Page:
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Copyrights, Ownership, Procurement Requirements, and Model Tribal System Recommendations

PIQT-13-01

Published: January 1, 2013
Information About:
Tribal Child Support Agencies
Topics:
Tribal Systems
Types:
Policy, Policy Interpretation Questions (PIQ), Tribal Policy
Tags:
Procurement/Acquisition, Safeguarding

PIQT-13-01

DATE:  January 1, 2013

TO:  Tribal IV-D and Start-up Program Directors

FROM:  Vicki Turetsky, Commissioner, Office of Child Support Enforcement

SUBJECT:  Copyrights, Ownership, Procurement Requirements, and Model Tribal System Recommendations

The Office of Child Support Enforcement (OCSE) has noticed some reoccurring issues with the applications submitted for tribal IV-D program funding that warrant the need for guidance.  These issues involve the federal requirements for copyrights, ownership, procurement, and confidentiality, as well as the Model Tribal System (MTS) specifications for office automation.

Question 1:  What are the federal requirements for copyrights and procurement that apply to tribal programs?

Response 1:  The Federal Register, Final Rule, 68 Fed. Reg. 52843, dated September 8, 2003, provided notice that the uniform administrative requirements for states, local governments, and Indian tribal governments were removed from Title 45 Code of Federal Regulations (CFR) Part 74 and are now contained in Title 45 CFR Part 92.  As a result, tribes awarded IV-D funding are required to comply with the uniform administrative requirements described in 45 CFR 92.

Part 92 includes requirements for copyrights in section 92.34 and for procurement in section 92.36.  In developing copyright and procurement policies for using IV-D funding, tribes must follow the applicable requirements described in these sections.  In addition, procurement contracts must include the necessary provisions listed in 45 CFR 92.36(i) in order to meet federal standards.  Among these provisions is a requirement to include a contract clause for copyrights and data rights.  Furthermore, tribes must submit their contracts to OCSE for review and approval as part of their tribal IV-D plans in accordance with 45 CFR 309.60(c) (see TDCL-08-02).

Question 2:  What are the federal requirements for confidentiality (i.e., safeguarding confidential information) that apply to tribal programs?

Response 2:  The federal requirements for safeguarding confidential information related to tribal IV-D programs are contained in 45 CFR 309.80 and 310.15.  If tribes receive tax information, they must comply with all safeguarding requirements for federal tax refund offset in accordance with IRS Publication 1075, and Internal Revenue Code 26 U.S.C. 6103, which prohibits the release of IRS information (see PIQT-10-01, TDCL-10-02, and AT-10-12).  If tribes receive Federal Parent Locator Service data through intergovernmental agreements with states, they must comply with the safeguarding requirements noted in Footnote 2 to Appendix A of the Final Rule on Safeguarding Child Support Information, 75 Fed. Reg. 81894, dated December 29, 2010 (see PIQT-07-02, PIQT-10-01, and 45 CFR 302.35).  Therefore, tribal IV-D policies, procedures, and contracts must include provisions that safeguard privacy rights and prohibit and sanction the unauthorized use or disclosure of confidential information, as required by federal regulations.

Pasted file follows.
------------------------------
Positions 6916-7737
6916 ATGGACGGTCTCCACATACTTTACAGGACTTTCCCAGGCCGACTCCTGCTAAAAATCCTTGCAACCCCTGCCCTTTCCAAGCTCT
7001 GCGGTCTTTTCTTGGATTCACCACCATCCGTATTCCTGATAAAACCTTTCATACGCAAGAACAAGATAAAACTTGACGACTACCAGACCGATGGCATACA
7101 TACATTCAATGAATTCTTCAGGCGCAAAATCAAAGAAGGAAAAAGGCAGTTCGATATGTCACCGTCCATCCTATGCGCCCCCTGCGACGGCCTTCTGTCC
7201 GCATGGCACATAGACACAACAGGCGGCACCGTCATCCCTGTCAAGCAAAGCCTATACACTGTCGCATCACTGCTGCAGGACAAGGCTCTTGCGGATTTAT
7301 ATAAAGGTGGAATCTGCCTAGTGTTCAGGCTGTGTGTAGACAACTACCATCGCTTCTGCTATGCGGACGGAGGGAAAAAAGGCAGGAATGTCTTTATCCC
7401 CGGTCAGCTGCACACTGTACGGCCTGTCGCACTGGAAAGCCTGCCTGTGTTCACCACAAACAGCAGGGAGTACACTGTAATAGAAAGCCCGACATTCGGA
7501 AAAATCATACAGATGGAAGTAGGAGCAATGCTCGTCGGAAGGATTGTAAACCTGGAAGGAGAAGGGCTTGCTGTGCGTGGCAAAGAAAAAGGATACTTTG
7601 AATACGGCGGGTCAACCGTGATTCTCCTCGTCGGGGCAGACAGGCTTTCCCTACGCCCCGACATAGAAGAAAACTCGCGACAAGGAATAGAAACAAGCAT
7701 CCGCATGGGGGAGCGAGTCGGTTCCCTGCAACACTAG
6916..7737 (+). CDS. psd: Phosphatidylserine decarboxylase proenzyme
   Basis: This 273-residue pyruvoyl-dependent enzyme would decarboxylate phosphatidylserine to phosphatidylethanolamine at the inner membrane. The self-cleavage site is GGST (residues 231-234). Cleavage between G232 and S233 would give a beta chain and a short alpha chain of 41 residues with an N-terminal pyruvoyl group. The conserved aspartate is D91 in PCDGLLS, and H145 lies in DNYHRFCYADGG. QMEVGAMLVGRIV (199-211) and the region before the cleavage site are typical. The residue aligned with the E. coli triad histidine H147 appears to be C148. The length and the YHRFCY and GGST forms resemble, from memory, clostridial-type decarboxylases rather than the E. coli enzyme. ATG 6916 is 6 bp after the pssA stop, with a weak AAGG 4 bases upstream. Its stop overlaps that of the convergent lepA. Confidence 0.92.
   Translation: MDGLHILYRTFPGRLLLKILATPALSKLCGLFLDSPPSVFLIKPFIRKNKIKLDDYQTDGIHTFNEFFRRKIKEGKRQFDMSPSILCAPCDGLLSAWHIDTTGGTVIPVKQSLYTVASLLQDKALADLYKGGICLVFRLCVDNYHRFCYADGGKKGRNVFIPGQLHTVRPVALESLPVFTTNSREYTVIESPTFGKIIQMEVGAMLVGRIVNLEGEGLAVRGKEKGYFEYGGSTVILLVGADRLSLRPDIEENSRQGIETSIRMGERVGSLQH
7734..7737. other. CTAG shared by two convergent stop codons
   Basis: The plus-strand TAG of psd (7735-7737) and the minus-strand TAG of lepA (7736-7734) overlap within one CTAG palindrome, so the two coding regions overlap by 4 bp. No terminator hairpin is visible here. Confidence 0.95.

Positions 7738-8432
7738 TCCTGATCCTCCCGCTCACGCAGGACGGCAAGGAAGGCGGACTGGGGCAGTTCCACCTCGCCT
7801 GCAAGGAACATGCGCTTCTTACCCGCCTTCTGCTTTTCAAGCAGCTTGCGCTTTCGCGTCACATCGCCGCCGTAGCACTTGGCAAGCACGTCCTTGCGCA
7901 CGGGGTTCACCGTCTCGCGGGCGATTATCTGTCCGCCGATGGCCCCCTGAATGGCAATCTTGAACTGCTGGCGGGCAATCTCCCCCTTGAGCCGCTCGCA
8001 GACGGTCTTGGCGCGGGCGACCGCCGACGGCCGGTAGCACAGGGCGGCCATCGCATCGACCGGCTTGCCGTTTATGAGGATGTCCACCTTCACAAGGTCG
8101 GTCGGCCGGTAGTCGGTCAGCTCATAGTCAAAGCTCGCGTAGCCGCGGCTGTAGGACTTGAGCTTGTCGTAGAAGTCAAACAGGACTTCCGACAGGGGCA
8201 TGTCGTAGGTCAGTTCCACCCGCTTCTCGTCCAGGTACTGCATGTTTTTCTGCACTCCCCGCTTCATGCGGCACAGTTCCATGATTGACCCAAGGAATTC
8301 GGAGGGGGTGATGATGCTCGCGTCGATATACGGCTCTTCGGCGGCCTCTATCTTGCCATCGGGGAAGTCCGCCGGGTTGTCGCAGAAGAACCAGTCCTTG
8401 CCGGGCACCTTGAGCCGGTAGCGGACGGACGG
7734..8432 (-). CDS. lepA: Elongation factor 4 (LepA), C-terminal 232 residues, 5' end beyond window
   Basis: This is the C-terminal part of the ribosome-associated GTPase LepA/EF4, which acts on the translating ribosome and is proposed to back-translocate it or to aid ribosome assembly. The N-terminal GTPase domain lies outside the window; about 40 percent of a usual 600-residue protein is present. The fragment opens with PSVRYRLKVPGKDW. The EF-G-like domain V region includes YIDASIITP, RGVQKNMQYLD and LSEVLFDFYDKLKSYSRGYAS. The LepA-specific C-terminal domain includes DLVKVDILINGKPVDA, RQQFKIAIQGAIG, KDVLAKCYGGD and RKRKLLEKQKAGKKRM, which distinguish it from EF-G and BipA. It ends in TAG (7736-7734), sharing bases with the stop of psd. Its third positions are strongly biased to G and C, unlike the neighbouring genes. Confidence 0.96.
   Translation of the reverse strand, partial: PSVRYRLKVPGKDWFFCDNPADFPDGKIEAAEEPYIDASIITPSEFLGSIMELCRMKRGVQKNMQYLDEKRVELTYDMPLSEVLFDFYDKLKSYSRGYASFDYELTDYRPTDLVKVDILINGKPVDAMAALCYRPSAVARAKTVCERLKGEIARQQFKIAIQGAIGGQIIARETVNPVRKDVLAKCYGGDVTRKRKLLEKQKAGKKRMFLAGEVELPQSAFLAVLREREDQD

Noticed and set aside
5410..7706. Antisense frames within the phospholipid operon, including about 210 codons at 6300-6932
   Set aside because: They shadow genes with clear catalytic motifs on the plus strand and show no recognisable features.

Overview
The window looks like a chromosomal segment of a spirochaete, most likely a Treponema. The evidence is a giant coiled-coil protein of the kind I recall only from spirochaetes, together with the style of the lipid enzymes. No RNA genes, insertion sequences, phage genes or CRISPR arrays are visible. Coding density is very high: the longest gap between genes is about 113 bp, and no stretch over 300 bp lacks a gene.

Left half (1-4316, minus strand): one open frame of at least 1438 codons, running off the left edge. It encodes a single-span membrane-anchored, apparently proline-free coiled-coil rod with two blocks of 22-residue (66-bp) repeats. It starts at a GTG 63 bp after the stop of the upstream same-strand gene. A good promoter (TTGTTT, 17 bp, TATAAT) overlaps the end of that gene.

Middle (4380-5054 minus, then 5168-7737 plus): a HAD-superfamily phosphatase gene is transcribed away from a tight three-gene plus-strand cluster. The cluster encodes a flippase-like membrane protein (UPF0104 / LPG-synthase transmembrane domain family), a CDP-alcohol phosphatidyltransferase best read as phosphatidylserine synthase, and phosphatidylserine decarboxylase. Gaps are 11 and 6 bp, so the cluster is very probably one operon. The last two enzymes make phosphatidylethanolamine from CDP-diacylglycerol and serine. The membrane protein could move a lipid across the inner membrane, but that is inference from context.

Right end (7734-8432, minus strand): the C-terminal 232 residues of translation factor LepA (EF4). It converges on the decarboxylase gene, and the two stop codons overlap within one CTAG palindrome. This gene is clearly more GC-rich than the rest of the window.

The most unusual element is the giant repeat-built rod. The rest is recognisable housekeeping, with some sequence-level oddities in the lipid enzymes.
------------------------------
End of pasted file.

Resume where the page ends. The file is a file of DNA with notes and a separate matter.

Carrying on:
Question 3:  Why is it necessary to have copyrights, ownership, and confidentiality clauses in contracts used in tribal programs?

Response 3:  In addition to meeting the federal requirements, copyrights, ownership, and confidentiality provisions help to protect tribes from the loss and unauthorized use and disclosure of information or products used or developed under a tribal IV-D contract.  For example, these provisions will ensure that tribes obtain access to working papers, own products or data developed for the tribe, and protect confidential information.  Therefore, we recommend that tribes develop boilerplate language to include these provisions in their contracts and procurement policies and procedures.

Question 4:  What are the IT system configuration recommendations for tribes who are implementing the MTS, not implementing the MTS, and who are working toward meeting the requirements outlined in 45 CFR 310?

Response 4:  The Division of State and Tribal Systems within OCSE has issued IT recommendations to meet the needs and circumstances of tribes. 

When preparing the application for IV-D funding, tribes should consult the appropriate IT recommendations to ensure that their proposed IT equipment minimally meets OCSE standards.